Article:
I’m sorry.  But folks. 

When did I ever mention ‘wife hooks up with stud’ in my blogging?

I mean, REALLY.

I may have thought it.  But never once did I put it in writing.


Well.  Unless, of course, Russell Crowe is leaking our love letters to the press.

Shameful, Russ … ya big stud, you.


James Frain as Thomas Cromwell, The Tudors.  The ultimate poster child for Bad Handler of Said King.

James Frain as Thomas Cromwell, 'The Tudors'. The ultimate poster child for 'Bad Handler of Said King'.

Since the phrase ‘I am not well handled’ has risen repeatedly (read:  daily) as a top search phrase that leads visitors to my blog I feel a sense of obligation to further ‘splain it.

‘I am not well handled’ was a phrase spoken … or screamed in the face of … Thomas Cromwell by Henry VIII regarding the Anne of Cleves’ debacle.   It was also used …  historically intact … in an episode of Showtime’s ‘The Tudors’.  I’m going to take an educated guess and assume that’s why it keeps showing up in the searches.

Lots of people must be watching ‘The Tudors’. 

Alert the media.  Showtime should be overjoyed with the news.

So.  Long story short.

Henry was bethrothed to be married to Anne of Cleves whom he liked ‘not much’.  Make that … liked VERY, VERY NOT MUCH.  Thomas Cromwell, Henry’s Chief Minister, orchestrated the betrothal of Henry and Anne of Cleves, bringing her to court as Henry’s intended fourth wife, sight unseen. 

On a random side note, I often wonder if there was a point that Cromwell himself thought he might be a bit out over his skis on this one?

Umm. Yeah.

So.  No one is permitted to see Anne of Cleves until she arrives on English soil.  And then she wears a veil.  I don’t know.  Methinks that would be a ginormous red flag.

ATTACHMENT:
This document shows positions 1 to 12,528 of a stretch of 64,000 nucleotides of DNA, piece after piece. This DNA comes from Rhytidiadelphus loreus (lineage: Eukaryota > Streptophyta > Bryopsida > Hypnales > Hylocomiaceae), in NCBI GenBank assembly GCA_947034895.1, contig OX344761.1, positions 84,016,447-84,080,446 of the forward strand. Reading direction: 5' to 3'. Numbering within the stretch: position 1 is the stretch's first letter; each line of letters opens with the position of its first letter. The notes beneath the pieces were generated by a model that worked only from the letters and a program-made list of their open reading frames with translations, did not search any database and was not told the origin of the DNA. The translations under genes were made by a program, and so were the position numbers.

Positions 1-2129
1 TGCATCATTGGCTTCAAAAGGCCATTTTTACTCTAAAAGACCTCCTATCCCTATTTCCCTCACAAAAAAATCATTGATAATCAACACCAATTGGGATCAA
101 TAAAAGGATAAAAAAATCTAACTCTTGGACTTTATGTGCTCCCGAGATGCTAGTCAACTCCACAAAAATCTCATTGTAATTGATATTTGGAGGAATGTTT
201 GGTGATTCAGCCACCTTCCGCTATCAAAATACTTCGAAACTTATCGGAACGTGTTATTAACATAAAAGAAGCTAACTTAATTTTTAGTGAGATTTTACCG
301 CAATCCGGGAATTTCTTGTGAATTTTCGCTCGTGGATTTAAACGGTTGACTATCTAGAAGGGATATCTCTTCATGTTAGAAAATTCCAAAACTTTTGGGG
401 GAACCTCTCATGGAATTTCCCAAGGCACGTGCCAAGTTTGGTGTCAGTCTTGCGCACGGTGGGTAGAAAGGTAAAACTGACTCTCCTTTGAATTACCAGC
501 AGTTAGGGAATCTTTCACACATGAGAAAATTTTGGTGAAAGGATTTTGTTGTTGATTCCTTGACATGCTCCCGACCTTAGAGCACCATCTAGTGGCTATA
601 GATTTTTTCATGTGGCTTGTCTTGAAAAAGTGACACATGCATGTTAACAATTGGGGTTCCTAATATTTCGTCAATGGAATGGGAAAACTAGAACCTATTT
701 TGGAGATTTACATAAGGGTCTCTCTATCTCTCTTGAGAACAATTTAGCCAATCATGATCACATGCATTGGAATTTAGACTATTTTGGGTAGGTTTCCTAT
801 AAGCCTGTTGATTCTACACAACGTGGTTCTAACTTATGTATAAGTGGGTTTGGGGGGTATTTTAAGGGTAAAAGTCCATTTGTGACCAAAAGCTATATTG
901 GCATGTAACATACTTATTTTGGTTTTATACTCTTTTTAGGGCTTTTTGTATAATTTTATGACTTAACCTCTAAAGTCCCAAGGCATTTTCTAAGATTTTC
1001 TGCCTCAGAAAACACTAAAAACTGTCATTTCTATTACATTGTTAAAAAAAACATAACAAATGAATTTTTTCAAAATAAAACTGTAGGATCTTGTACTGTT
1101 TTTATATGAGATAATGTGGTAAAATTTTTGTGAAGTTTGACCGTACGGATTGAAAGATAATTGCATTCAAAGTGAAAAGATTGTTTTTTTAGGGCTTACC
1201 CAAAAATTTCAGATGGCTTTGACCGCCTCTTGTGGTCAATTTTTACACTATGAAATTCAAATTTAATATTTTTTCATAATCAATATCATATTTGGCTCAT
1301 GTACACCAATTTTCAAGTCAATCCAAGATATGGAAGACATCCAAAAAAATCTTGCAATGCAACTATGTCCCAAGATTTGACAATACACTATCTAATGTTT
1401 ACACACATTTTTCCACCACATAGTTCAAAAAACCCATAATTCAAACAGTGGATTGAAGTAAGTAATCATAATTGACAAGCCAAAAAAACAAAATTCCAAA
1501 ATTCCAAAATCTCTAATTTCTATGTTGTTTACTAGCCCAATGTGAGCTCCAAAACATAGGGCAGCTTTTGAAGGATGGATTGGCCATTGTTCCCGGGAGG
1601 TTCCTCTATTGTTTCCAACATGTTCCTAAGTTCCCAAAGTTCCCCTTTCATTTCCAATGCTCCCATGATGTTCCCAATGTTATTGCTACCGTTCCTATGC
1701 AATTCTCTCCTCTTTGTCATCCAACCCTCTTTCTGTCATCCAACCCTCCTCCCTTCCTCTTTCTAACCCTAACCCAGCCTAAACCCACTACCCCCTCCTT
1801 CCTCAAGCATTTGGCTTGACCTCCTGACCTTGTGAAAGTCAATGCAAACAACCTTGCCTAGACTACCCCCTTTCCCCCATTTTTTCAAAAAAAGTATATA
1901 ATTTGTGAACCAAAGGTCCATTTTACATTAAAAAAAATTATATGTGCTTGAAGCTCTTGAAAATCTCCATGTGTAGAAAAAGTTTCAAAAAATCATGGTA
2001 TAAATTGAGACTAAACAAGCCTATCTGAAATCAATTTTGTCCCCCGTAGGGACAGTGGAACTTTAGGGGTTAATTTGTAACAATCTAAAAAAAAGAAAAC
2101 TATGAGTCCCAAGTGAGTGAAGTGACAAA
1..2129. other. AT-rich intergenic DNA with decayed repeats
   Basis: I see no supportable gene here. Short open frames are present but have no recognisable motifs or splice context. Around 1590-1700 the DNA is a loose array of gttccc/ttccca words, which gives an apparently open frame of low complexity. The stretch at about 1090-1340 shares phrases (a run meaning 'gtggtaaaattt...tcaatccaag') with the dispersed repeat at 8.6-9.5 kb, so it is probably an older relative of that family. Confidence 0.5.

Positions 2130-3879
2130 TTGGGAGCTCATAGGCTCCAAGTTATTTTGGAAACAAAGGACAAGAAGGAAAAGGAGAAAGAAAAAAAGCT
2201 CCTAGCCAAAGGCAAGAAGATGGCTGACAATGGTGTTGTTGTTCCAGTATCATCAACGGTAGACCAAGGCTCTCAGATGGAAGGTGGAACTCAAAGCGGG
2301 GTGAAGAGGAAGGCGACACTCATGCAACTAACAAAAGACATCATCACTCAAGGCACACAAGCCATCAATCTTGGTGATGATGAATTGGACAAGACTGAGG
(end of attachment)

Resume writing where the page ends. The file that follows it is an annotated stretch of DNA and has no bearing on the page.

And as we all know from numerous historical accounts,  Henry was on the south side of apalled with what he saw … and apparently, so the story goes, smelled …  Anne.

Henry went on a tirade in which he uttered the infamous words, ‘I am not well handled!’ to his Chief Minister. 


Cromwell, ya coconut, ya really screwed up this one.  I trusted you.  You were to bring me a royal beauty.  You brought me the ‘Flanders mare’.  Y’all are so gonna get fired.  Or executed. 

Simple translation:  Cromwell did not perform his duties to the king’s satisfaction.  Henry felt he was not ‘well handled’.

And yes.  Eventually, Cromwell was executed by the king. 

I’m surprised Cromwell’s last words to the king before he lost his melon were not,
‘I am not well handled!’

blame it on the reign

“… the greatest pearl in the kingdom.”

~Henry VIII speaking of his firstborn daughter, Mary Tudor~


Those are some pretty syrupy sweet sentiments considering how terribly rotten Henry VIII treated his firstborn daughter, Mary, throughout her lifetime.  I don’t know at what point in the Tudor dynasty that this quote was attributed to Henry VIII, but if I would hazard to guess, he must have uttered it long before his marriage to second wife, Anne Boleyn. 

Methinks Queen Anne would not have taken kindly to King Henry being gracious in any manner to Mary Tudor, his firstborn daughter with his first wife, Catherine of Aragon. 

‘Pearl schmearl!’ Anne Boleyn screams as she twists Henry’s ear in a most painful fashion.


I’m going to preface this blog by stating that of all the Tudors, I personally find Queen Mary to be the most unfairly maligned.  In my opinion, her rather reviled place in history and her nickname, ‘Bloody Mary’, aren’t entirely just. 

Ummm.  I actually kinda feel sorry for the woman.


I’m quite certain that the nearly 300 Protestants she ordered executed in horribly vicious ways during her reign in an attempt to re-establish Catholicism to England would beg to differ with me.